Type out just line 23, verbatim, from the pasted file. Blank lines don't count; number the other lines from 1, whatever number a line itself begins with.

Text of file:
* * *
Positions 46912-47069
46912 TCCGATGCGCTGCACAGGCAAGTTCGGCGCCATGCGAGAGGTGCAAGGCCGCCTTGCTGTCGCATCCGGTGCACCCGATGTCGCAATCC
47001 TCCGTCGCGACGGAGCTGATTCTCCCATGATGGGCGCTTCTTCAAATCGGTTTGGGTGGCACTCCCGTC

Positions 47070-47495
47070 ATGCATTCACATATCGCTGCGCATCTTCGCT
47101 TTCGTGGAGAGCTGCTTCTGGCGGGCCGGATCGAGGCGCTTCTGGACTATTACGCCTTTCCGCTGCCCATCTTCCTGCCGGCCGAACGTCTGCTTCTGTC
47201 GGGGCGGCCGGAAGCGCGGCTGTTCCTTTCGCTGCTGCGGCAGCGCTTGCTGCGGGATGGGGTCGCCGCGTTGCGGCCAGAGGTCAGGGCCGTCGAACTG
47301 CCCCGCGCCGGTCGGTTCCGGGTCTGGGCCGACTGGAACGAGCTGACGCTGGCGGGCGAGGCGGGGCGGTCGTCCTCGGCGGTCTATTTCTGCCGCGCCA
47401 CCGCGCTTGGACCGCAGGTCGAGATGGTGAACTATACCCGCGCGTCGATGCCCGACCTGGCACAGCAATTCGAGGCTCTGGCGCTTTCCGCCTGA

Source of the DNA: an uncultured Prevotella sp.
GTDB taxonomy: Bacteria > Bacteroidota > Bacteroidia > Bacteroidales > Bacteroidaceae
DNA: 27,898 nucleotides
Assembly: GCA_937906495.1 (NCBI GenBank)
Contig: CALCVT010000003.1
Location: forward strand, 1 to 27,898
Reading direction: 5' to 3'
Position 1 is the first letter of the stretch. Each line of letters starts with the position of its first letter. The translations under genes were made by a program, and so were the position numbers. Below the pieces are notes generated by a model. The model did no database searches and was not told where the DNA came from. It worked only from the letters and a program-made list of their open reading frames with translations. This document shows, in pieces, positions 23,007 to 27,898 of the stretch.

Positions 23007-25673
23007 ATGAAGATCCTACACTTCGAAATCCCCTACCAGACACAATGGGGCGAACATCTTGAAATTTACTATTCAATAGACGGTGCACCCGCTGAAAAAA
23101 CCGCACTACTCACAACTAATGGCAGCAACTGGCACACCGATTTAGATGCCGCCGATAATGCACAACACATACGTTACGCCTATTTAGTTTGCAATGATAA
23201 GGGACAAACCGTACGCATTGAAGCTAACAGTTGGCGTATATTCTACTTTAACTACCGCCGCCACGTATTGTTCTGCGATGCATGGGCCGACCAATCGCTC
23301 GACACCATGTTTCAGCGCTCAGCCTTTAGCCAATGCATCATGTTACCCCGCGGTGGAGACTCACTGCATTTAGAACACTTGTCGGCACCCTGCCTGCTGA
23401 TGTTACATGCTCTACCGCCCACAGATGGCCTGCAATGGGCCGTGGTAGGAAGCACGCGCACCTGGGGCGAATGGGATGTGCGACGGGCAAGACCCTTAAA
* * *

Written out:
23401 TGTTACATGCTCTACCGCCCACAGATGGCCTGCAATGGGCCGTGGTAGGAAGCACGCGCACCTGGGGCGAATGGGATGTGCGACGGGCAAGACCCTTAAA